According to LURD, who may or may not be lying to get US support, there are "Arabs" fighting with the Liberian government. They also say that al-Qaeda in Liberia are probably working to stir up trouble in the Ivory Coast. LURD's credibility aside, if this is true then it is definitely a bad thing and needs to stopped.

Bottom line: if Taylor's siding with al-Qaeda, that's as valid a conservative rationale as ever to teach him that this type of behavior is not going to be tolerated.
20 posted on 07/27/2003 8:15:14 PM PDT by Angelus Errare
[ Post Reply | Private Reply | To 18 | View Replies]

To: Angelus Errare
That is a big long leap to say that Taylor is in league with al-Qaeda because he found a buyer for his ill gotten diamonds. In actuality the people to hammer would be the ones buying the diamonds from said al-Qaeda middle men since it is from them that they make their profits.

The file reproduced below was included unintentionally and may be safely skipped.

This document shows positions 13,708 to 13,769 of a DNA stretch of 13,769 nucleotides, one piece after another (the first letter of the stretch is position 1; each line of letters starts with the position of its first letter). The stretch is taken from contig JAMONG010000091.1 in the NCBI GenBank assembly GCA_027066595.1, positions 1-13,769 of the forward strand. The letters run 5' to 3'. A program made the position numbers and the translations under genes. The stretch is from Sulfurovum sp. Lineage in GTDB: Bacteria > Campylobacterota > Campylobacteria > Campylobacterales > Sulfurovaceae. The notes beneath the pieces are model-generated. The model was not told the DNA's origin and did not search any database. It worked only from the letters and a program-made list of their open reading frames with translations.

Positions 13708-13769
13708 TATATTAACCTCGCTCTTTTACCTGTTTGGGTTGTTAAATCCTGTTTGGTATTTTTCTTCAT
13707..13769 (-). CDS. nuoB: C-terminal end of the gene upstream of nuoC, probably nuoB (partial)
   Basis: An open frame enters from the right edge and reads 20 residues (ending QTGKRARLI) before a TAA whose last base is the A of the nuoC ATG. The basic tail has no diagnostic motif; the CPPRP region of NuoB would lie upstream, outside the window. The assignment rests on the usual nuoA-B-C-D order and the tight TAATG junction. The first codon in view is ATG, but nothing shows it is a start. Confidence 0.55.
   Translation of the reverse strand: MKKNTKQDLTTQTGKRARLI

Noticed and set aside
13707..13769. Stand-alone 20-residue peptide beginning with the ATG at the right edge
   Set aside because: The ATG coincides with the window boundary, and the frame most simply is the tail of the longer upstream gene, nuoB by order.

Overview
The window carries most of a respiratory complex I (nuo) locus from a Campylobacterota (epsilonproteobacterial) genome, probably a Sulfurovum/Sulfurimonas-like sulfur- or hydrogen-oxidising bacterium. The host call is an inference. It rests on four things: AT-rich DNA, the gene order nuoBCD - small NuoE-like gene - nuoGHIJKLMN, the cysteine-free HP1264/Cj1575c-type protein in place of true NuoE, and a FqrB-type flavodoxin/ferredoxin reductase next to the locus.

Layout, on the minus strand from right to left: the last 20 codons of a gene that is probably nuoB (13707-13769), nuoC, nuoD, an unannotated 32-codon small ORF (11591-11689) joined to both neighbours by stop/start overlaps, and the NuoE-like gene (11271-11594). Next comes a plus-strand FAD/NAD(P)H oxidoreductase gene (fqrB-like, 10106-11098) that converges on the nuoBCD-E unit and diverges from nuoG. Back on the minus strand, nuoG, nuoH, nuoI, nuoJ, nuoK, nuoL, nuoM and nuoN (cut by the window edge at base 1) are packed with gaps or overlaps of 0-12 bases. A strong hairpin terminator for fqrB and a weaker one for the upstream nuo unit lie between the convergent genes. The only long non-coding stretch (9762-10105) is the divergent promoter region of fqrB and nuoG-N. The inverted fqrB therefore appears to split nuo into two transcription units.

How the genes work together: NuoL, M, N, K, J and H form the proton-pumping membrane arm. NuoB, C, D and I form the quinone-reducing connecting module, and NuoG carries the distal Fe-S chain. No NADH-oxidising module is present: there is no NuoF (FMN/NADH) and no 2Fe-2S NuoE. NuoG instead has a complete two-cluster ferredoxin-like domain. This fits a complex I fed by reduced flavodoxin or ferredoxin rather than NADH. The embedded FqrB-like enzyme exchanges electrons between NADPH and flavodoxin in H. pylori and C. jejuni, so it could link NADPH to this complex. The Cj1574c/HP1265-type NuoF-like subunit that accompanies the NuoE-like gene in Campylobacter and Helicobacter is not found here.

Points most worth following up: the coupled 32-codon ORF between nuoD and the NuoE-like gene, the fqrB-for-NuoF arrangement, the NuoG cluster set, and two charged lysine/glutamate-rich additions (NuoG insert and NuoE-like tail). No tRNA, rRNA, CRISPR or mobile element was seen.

21 posted on 07/27/2003 8:19:01 PM PDT by Destro (Know your enemy! Help fight Islamic terrorisim by visiting www.johnathangaltfilms.com)
[ Post Reply | Private Reply | To 20 | View Replies]

To: Destro
He still harbored Faisal Abdullah Mohammed after 9/11 and has been encouraging Muslim rebels that we can easily verify as nasty in the Ivory Coast.
22 posted on 07/27/2003 8:21:41 PM PDT by Angelus Errare
[ Post Reply | Private Reply | To 21 | View Replies]

To: Destro
5k of our troops in Liberia, for 5k from the EU into Iraq.

If Bush asks for and gets that, he's got my vote in 2004!

Cheap oil that results from Iraqi production back on the market might be a good shot in the arm (temporarily) for the EU economy. They can cough up some troops.
23 posted on 07/27/2003 8:25:14 PM PDT by mikenola
[ Post Reply | Private Reply | To 1 | View Replies]

To: Destro
Why not send the U.N. over there or rather get the U.N. to have its members cough up some people to get the country under control. Then they could feel like hereos for a change?
24 posted on 07/27/2003 8:28:26 PM PDT by nmh
[ Post Reply | Private Reply | To 1 | View Replies]

To: Angelus Errare
my point is--why focus on his removal but leave the Muslim rebels in the field armed and sharing power in teh new Liberia?